In the research arena, collaborations of the anatomical imaging laboratory with members of Radiology, Rheumatology, Otolaryngology, Obstetrics and Gynecology and Anesthesiology already are in progress. For example our presentation, with neuroradiology, on the three- dimensional nature of the amygdala and lateral horns of the left ventricle won the Summa Cum Laude Award for scientific exhibits at the 31st Annual Scientific Meeting of the American Society of Neuroradiology. Collaborations with Radiologists and Anthropologists at the Museum of Natural History resulted in presentations at the 1994 International Conference on Paleontology in Denver. A presentation was made at the 1995 Society of Otolaryngologists meeting on the structure and function of the muscles at the origin of the Eustachian tube. In collaboration with the Department of Anesthesiology "A New Interactive Computer System to Learn the Celiac Plexus Block" won first prize for scientific exhibits at the American Society of Anesthesiologists Annual Meeting in Atlanta (October, 1995) and again took first prize at another meeting of the same group in New York (November, 1995). This system, based on the Visible Human, enables the trainee to practice correct needle placement in virtual reality. The Visible Human Project video produced and edited with the National Center for Atmospheric Research for SIGGRAPH 1995 won first place honors at the NICCOGRAPH computer graphics conference, Tokyo, Japan, 1995. Finally, a collaborative joint proposal entitled, "Rapid Prototyping of Procedures and Virtual Reality Training in Gynecologic and Reproductive Health Care" has been submitted to the Women's Health Research Program of the Department of Defense.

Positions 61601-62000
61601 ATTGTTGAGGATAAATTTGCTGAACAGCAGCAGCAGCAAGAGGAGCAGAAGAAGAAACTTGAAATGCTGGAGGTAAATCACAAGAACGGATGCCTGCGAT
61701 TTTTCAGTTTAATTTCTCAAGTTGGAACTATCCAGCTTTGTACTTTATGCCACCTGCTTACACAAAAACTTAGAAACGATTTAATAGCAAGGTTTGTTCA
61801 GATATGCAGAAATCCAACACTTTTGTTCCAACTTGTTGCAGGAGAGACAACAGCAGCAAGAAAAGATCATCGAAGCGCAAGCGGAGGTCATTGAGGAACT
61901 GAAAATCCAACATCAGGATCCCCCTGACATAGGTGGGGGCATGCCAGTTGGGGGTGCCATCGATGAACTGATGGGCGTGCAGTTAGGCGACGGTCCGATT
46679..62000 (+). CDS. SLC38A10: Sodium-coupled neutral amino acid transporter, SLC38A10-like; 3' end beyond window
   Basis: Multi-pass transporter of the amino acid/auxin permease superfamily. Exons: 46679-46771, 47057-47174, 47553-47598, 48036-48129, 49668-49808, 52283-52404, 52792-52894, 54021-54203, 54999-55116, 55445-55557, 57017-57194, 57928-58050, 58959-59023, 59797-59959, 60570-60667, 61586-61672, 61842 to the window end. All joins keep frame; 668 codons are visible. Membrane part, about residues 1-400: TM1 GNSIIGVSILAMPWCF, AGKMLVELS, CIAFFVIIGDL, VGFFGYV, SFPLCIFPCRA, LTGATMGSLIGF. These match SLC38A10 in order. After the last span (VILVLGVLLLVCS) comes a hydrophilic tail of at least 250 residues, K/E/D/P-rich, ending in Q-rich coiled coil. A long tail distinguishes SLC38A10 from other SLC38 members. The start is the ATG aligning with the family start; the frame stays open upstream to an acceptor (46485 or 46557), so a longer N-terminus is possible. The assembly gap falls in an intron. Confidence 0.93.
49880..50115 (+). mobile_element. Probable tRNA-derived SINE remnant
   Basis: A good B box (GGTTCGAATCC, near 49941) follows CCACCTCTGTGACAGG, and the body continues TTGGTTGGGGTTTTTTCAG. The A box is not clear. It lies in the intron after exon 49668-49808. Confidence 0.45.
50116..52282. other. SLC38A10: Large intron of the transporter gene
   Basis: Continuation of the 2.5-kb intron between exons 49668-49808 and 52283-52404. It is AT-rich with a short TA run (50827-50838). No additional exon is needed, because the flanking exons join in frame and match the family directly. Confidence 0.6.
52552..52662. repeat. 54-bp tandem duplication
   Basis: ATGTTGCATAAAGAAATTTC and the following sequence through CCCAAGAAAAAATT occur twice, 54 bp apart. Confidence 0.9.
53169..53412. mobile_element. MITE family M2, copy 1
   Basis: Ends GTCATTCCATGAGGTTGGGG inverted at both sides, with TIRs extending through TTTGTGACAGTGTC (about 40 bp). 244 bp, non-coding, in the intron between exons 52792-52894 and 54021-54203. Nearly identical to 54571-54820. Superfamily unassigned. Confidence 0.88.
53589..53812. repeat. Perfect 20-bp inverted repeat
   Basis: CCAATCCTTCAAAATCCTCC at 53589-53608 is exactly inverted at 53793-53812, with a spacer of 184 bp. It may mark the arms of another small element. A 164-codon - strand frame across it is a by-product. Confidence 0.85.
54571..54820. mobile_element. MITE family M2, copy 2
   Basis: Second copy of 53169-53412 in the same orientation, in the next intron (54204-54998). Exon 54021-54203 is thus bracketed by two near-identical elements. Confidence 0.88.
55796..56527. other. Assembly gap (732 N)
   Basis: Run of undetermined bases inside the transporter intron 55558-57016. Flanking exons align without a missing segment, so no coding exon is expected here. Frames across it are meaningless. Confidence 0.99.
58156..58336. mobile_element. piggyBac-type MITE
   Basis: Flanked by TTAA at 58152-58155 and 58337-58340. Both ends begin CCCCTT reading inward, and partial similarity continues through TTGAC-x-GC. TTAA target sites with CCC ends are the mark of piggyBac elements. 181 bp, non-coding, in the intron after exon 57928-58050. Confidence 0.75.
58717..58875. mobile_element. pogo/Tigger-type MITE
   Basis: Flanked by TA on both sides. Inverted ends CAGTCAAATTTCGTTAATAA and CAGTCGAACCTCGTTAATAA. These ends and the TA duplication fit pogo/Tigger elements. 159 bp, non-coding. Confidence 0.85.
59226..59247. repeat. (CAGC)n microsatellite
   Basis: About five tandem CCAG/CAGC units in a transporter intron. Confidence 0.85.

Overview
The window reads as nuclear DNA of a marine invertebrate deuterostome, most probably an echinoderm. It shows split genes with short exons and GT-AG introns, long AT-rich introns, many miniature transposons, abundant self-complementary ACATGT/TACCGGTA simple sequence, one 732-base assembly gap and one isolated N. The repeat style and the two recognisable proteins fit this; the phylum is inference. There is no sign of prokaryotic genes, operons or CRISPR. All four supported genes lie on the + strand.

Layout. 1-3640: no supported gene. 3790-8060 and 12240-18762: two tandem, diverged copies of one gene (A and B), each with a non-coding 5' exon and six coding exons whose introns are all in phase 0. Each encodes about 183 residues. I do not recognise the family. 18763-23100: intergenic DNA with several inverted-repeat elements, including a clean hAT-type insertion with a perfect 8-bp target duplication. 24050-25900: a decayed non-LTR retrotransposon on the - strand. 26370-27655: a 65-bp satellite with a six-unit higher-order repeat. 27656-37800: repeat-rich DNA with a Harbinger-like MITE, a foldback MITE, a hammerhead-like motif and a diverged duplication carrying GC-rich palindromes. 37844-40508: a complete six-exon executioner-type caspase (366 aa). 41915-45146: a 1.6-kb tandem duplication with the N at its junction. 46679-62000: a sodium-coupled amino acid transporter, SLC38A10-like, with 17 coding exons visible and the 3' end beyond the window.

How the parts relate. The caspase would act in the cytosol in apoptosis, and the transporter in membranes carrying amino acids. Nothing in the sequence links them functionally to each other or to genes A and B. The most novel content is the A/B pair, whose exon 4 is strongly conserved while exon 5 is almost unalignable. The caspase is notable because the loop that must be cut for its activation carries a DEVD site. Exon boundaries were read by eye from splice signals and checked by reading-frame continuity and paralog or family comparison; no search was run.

The Visible Human Male already has become an accepted world standard of computer-based anatomy, and the Female, generated at higher resolution, represents an additional step forward. The Center for Human Simulation has experience in traditional polygon rendering of anatomical structures, and has developed unique ways of handling the three-dimensional data of the Visible Human to generate photorealistic surgical simulations never seen before.